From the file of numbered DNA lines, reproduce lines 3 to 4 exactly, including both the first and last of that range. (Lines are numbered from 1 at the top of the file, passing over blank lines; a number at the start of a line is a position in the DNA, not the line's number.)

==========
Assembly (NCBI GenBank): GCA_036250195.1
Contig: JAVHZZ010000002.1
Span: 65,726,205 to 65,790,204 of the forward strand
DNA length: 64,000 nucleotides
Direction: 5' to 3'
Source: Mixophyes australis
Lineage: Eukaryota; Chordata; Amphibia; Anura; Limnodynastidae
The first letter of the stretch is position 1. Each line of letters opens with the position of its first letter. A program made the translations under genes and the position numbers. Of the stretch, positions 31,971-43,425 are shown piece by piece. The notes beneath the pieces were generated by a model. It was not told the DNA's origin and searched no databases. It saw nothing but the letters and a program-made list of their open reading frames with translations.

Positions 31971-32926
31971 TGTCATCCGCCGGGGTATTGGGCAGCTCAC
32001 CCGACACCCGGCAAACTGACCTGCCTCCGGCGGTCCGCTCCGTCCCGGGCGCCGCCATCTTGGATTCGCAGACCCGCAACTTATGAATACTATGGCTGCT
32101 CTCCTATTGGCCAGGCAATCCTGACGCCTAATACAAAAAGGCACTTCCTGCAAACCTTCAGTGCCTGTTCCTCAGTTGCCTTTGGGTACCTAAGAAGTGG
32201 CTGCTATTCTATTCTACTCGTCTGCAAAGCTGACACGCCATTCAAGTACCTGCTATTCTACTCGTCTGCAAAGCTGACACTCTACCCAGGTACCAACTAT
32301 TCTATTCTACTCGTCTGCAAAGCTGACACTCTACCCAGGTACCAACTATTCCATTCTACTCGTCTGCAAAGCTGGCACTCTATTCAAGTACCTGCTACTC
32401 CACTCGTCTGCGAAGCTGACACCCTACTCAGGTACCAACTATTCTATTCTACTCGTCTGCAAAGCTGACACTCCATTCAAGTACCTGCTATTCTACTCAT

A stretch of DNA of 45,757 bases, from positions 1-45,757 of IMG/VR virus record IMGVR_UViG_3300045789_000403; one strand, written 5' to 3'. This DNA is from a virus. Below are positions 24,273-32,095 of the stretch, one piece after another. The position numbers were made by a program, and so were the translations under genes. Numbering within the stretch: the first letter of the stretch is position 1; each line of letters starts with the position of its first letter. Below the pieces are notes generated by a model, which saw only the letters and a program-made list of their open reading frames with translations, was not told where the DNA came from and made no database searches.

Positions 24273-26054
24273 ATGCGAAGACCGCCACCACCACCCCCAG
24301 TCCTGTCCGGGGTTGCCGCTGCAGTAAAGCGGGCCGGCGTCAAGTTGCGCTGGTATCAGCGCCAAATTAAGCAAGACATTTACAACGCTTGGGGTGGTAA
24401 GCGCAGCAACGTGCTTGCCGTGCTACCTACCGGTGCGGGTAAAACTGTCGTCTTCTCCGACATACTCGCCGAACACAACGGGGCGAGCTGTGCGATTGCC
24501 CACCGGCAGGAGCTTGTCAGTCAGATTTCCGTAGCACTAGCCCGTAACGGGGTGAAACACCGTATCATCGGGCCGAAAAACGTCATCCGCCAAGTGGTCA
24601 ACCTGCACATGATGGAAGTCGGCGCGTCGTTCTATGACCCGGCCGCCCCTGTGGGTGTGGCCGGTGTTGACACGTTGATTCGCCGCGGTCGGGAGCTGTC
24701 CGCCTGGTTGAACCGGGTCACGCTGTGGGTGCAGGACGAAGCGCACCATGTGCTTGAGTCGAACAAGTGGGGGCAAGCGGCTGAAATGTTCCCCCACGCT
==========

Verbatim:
Span: 65,726,205 to 65,790,204 of the forward strand
DNA length: 64,000 nucleotides